American Grizzly bassist Marty Funk and guitarists Jack Doyle and Dennis Wilson rumble about their Pilsen rehearsal space with their friend and photographer Tim Nagle. With only a few weeks until the release of their third EP, a self-titled folk-rock compilation out on February 14, the Chicago-based rock band works to finish their album photo shoot.
They’ve hung a tapestry along one of the ways directly over a wooden piano. To the left are two amplifiers. To the right, a white electric guitar. The scene feels vintage; a perfect old southern rock setting, but what really sets the vibe is what’s front and center: a lamp with a cowboy boot base. The look is laid back and in a way may seem out of character for American Grizzly, but Funk, Doyle and Wilson explain, the music found on their new EP American Grizzly is as genuine as the rock-infused tunes fans are used to.
Three best friends start a band, record some tunes and play shows around their city until they make something of themselves. It’s a story told time and time again, but no matter how many bands the boys of Capital Soirèe find themselves among, the Chicago-based trio continues to strive, most recently with their new 3-song EP Waves of Change.
The new release exhibits a different side of Capital Soirèe. The band has taken on a new approach to writing and recording, maturing their sound as they explore different vibes, tones and instrumentation. Multi-instrumentalists James Kourafas, Max Romero and Steven Rejdukowski gather in their recording basement to discuss their latest music and other upcoming projects.
The “ah-ha” moment: for a band, it’s a time when everything comes together. It’s when all the struggles from nights of pouring over lyrics, drafting guitar riffs and the countless auditions are all justified. For The Flips, that “ah-ha” was the reaction from their 2015 album Better Days, a raw record exploring the struggles of mental health, depression and suicide. The songs are darkly beautiful conversation starters, drawing audiences to connect with the band on personal levels.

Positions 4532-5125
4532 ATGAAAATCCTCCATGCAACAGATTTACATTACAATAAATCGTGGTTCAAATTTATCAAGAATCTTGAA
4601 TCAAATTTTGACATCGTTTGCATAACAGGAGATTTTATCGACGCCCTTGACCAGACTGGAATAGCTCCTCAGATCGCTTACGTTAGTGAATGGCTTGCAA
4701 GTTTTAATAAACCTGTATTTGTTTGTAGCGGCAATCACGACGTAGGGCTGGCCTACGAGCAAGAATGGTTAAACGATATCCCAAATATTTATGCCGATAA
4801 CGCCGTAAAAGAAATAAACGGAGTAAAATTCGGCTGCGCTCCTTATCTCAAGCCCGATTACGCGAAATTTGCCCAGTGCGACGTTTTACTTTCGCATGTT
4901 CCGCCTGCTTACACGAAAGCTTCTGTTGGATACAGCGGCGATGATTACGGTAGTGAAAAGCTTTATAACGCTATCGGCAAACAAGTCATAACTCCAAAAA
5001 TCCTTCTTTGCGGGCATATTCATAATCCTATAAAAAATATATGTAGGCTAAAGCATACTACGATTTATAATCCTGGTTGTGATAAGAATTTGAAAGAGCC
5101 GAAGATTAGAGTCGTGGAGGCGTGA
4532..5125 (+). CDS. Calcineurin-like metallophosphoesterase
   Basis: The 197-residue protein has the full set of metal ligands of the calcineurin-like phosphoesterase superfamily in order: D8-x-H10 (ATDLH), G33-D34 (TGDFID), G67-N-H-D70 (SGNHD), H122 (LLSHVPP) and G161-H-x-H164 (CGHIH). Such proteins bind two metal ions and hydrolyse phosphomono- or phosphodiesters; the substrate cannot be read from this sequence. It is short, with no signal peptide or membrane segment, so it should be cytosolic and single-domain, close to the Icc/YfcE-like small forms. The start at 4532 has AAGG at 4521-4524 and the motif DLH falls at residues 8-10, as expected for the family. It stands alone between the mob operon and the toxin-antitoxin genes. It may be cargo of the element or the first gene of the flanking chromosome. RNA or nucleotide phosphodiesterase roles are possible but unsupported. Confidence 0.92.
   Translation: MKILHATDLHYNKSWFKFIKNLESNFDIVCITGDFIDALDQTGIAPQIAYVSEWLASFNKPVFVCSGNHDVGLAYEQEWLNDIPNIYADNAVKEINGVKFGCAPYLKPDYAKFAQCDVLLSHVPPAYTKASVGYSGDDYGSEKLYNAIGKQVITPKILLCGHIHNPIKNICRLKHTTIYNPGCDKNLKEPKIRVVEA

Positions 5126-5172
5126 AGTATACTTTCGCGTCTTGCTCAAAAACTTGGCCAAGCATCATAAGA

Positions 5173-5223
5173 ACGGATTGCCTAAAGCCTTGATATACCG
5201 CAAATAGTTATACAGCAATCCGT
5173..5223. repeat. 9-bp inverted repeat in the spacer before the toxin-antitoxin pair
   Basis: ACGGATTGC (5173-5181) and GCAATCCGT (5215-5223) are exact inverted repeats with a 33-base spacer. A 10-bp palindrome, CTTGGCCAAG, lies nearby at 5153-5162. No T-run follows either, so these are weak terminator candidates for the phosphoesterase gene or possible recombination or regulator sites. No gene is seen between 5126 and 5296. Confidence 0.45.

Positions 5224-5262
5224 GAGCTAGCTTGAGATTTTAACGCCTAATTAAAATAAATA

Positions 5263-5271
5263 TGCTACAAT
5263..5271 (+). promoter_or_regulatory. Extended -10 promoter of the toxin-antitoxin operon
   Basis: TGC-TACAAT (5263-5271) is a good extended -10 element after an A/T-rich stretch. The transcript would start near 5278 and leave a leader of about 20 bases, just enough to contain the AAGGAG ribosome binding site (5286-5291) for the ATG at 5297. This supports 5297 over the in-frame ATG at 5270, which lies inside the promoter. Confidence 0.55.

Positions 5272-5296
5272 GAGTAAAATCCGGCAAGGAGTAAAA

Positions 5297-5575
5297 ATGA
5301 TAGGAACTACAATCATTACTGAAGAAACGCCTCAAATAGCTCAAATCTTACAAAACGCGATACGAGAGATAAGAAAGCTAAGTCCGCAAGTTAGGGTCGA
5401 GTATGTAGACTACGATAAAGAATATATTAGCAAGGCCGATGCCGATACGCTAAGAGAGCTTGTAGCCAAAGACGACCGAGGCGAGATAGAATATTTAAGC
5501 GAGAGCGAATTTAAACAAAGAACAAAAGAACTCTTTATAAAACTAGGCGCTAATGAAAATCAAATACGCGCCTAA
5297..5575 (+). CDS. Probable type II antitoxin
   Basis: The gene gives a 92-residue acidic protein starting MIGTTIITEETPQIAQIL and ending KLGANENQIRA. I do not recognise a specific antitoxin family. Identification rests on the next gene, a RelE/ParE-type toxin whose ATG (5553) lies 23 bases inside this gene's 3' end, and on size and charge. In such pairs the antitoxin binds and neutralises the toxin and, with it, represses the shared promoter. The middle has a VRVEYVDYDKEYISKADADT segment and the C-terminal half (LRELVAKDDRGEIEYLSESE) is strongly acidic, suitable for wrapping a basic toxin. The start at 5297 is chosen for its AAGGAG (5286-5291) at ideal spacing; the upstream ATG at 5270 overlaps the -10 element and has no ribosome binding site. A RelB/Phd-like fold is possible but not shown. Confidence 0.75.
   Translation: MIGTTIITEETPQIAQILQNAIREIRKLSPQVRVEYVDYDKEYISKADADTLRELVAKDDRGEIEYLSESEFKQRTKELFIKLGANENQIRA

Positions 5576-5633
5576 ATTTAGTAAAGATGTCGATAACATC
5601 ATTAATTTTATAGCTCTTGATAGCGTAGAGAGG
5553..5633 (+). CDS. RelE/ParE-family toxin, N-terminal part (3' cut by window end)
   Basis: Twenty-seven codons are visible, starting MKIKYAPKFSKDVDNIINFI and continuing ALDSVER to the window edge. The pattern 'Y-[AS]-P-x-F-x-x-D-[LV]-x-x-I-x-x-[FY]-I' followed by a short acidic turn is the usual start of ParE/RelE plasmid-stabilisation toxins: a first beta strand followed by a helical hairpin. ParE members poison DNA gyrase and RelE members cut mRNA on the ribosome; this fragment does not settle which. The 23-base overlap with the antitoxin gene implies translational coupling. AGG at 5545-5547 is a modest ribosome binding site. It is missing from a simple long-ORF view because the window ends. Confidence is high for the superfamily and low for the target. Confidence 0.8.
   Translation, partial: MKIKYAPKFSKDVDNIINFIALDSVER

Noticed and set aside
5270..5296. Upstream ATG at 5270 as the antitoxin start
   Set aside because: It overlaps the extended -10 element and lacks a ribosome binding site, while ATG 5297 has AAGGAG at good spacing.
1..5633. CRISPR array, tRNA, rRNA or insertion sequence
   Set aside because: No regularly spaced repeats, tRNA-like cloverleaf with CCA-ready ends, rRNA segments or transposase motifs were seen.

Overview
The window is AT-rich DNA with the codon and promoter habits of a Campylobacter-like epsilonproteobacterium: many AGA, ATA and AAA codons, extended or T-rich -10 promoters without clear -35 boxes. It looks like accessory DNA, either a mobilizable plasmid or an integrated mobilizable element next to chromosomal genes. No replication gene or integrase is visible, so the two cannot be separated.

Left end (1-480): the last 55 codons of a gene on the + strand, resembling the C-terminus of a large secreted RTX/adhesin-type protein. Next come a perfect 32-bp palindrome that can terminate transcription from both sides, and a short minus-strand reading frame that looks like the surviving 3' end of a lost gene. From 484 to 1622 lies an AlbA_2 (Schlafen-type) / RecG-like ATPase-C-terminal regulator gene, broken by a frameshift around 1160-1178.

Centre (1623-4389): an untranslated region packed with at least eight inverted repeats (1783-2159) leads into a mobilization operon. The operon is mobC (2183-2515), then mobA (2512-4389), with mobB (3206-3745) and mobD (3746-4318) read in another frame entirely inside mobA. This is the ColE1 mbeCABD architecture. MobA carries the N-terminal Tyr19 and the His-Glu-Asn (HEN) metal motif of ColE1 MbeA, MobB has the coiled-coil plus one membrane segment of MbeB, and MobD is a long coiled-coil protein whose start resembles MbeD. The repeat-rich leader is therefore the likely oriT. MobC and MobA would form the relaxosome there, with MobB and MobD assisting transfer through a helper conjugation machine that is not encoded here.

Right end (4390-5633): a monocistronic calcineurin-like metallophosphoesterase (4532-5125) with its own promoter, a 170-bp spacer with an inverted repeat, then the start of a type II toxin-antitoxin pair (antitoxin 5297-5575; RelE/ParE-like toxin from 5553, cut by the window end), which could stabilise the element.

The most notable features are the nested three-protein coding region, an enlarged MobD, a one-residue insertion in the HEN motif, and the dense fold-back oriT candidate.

For a band built on drive, things come together quickly. Proof lies with the Chicago-based rock trio Dead Harvest; a band that has not only successfully self-recorded a 4-song EP but has also built a notable following and an online presence in only a few months. Vocalist and bassist Jonathan Wilson, drummer Drew Garnaut and guitarist Gerard Rapp are continuing on the fast track with a number of new songs, recording plans and a list of shows scheduled for 2018.
The new year has only just begun, but Zoofunkyou has already entered 2018 in full swing. On January 19th, the Chicago-based jam band will be embarking on their first extended tour starting with a hometown show at Chop Shop. The tour covers most of the Midwest and a number of funk-infused cities across the south and follows their first 2018 release; a live album recorded during their October 27th show at Bottom Lounge.
Vocalist and guitarist Derek Dare, guitarist Bryan Scheinkopf, bass guitarist Matthew Coglianese & the band’s manager Andy Boyd gathered in their practice space at Kildare Studios to share their tour details and to discuss the rest of their plans for 2018.
Major changes for bands, such as a new name, often mark a step in rebranding. It’s a chance to set new goals, build a new foundation and prepare for a new adventure. While new endeavors are definitely a desire for Like Language, formally known as Wilder, their name change had less to do with an extreme evolution and more to do with differentiating themselves from other artists.
“We changed our name because there are too many Wilders,” says Matthew Murray, one half of the Chicago-based pop duo. “When we chose the name [Wilder], we wanted one word, something simple. As time went on, I was on Spotify browsing an indie new artist playlist and I saw Wilder was on there and I was like, ‘Oh man, this is the best day of my life. People are noticing us!’, and then it ended up being the another Wilder.”